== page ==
ACBSP programmatic accreditation provides academic consistency and fosters mutual respect among members, and in the case of two specific institutions, led to a fast-tracked collaboration in the form of an articulation agreement. When two ACBSP institutions enter into articulation agreements, the students benefit from seamless, continued education from a two-year to four-year degree completion. Two such institutions, the Community College of Baltimore County, Baltimore, MD, and Peirce College, Philadelphia, PA share their experience as a way to encourage the collaboration of other ACBSP institutions.
To promote enrollment stabilization, the Community College of Baltimore County (CCBC) created CCBC Online to increase the number of fully online programs available to students locally, in the Baltimore region, and beyond. A related goal was to build external partnerships with four-year institutions that offer comparable fully online programs and to develop articulation agreements that would provide CCBC graduates with quality transfer options.
At CCBC, we recognized a unique opportunity to meet our goal by pursuing articulation agreements with four-year, ACBSP-accredited institutions with comparable fully online bachelor’s degree programs.
As a first step, Jane contacted ACBSP representatives to ask if they track fully online programs by institution. While that metric is not formally captured within the ACBSP database, she was able to obtain a list of potential four-year candidates to pursue. By conducting Internet searches and contacting institutional representatives, Jane was able to build the external partnerships coupled with the formal articulation agreements. Contacts made through ACBSP regional and annual conferences helped to facilitate discussions with external partners and to ultimately finalize the articulation agreements.
Specifically, the articulation agreement between CCBC and Peirce College is an excellent example of these efforts. As an added bonus from the discussions that ensued, it was realized that opportunities existed to create articulation maps for four additional complementary programs that are not accredited by ACBSP.
As an institution with a 154-year history as a business school, currently offering undergraduate and graduate degrees, Peirce College was a logical pairing for an articulation agreement between a community college and a four-year college. Likewise, CCBC has a similar curricular offering with more than 60 online degree and certificate options, including fully online programs in accounting and business administration. The alignment between CCBC and Peirce College was strategic, in that both offer robust and established online learning, plus both have strong business programs accredited by ACBSP. Additionally, the missions of the two institutions are similar, speaking to personalized education, transforming lives, achieving goals, and fulfilling workforce needs.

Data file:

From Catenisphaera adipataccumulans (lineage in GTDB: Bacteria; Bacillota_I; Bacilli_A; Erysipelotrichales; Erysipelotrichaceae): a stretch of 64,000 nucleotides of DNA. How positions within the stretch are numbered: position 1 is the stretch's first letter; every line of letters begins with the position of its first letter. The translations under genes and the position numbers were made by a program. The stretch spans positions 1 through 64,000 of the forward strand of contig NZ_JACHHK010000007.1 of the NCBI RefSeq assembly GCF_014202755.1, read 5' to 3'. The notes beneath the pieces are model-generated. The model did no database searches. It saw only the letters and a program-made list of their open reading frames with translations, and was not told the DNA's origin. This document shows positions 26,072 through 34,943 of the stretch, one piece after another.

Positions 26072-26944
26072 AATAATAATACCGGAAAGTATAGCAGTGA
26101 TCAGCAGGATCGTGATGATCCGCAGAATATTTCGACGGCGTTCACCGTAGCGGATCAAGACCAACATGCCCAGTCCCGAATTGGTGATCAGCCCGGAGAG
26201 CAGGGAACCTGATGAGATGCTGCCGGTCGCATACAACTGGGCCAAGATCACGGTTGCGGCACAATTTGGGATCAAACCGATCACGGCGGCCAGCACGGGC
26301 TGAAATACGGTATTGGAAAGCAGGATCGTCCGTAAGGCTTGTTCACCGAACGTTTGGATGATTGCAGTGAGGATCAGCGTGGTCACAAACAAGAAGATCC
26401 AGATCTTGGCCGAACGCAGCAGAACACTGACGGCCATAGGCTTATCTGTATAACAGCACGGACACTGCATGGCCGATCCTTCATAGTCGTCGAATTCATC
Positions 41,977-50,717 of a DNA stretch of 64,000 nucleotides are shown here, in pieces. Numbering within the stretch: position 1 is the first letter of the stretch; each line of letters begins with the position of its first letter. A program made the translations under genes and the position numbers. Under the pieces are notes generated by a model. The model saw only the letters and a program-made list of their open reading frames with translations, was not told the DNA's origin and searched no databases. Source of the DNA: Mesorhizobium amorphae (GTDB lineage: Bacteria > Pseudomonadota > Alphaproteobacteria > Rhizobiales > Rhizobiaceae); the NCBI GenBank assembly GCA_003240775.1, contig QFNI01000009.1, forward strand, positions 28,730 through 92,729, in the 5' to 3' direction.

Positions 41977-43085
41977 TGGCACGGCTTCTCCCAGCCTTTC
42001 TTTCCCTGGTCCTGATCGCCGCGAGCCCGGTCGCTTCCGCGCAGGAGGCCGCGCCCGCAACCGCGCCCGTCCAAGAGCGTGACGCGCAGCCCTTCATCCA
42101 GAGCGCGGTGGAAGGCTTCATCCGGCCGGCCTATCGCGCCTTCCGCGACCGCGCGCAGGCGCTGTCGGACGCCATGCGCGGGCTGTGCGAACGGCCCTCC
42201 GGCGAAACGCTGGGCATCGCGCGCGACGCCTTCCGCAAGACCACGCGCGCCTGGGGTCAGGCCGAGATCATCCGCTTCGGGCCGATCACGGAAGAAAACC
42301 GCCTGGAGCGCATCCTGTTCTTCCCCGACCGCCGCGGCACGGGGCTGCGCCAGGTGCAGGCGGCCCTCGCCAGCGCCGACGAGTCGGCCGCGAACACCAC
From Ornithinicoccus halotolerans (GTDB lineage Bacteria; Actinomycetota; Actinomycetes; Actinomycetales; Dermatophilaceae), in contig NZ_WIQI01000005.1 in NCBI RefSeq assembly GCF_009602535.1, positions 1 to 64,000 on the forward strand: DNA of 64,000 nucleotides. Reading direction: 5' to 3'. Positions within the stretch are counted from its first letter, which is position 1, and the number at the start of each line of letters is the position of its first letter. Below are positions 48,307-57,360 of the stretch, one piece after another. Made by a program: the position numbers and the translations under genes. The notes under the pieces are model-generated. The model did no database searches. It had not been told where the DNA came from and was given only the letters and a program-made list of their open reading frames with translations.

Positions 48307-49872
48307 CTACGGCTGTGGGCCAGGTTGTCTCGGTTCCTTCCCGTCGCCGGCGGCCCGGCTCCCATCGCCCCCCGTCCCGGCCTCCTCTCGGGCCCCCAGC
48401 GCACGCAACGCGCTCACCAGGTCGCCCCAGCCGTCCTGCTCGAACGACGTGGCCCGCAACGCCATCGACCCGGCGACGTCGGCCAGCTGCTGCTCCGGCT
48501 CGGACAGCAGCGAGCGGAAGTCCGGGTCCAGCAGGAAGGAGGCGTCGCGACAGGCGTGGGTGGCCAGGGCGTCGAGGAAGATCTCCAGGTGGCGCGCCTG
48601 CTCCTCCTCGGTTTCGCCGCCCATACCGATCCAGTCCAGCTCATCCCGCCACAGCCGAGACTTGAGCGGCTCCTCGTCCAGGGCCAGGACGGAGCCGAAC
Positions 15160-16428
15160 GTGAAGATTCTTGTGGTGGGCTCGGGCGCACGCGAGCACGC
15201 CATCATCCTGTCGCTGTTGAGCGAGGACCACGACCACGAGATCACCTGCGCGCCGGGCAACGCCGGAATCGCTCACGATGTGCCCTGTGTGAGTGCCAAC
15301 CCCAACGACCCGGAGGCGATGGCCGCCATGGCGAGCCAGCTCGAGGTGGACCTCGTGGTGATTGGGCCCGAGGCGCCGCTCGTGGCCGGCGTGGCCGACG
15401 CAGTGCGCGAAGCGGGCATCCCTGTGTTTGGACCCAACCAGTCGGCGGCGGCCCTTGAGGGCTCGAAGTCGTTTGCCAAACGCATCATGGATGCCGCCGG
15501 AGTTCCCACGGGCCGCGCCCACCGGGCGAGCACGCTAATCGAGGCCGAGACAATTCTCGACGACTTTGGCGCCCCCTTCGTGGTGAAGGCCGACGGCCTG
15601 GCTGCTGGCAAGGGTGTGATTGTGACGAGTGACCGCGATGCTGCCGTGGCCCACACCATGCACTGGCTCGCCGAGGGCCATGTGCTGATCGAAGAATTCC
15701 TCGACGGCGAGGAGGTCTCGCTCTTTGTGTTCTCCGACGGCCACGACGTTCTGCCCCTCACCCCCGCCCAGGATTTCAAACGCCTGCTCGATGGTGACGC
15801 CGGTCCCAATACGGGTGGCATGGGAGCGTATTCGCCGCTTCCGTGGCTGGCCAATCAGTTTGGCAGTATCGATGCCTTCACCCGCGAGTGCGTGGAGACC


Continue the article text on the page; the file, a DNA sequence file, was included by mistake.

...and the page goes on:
Historically, the most successful students at Peirce College are those who follow the pathway of an associate degree from a community college.
When an articulation agreement between ACBSP institutions is in place, communications occur from both sides. The two-year institution’s primary role is informing students of options while creating awareness among students, faculty, and advisors. On the four-year institution side, the admissions team works to facilitate and apply optimal credit transfer for smooth transition in compliance with the agreement. Upon matriculation, the four-year institution engages in targeted communication, articulation scholarships, needs assessments, and gap analysis. As a result of institutional size, Peirce has the ability to monitor student progress closely and provide personal guidance as needed.
The process of developing articulation agreements has recently been further augmented by the implementation of unified accreditation standards for associate and bachelor degrees.
Given an increasing emphasis on articulation agreements at CCBC, more resources are being identified to support this function and to aggressively promote these agreements to students. Additional resources include staffing and technology solutions to increase the visibility of articulation agreements in the CCBC college catalog and on the college’s website. Faculty and academic advisors will benefit from having this information at their fingertips, and they can provide more informed recommendations to students about transfer options. In addition, with the advent of the Baltimore County and State of Maryland College Promise programs, we anticipate that more students will transfer and take advantage of articulation agreements. Peirce’s perspective of an articulation partnership (more than just an agreement) is viewed as a pipeline of well performing students who become productive in the workplace and community.
The process of developing articulation agreements has recently been further augmented by the implementation of unified accreditation standards for associate and bachelor degrees. With beneficial articulation agreements in place, students can complete the first two years of a bachelor’s degree, reduce their debt burden substantially, and be confident that their courses will transfer seamlessly to a four-year institution. In the spirit of continuous improvement, we respectfully recommend that ACBSP include a metric in its database to track which accredited programs are fully online by institution. Having this information readily available will streamline the process of developing additional articulation agreements between two-year and four-year ACBSP accredited institutions. In addition, this step could be used as a marketing tool by ACBSP to encourage other two-year and four-year qualifying institutions to consider ACBSP accreditation.
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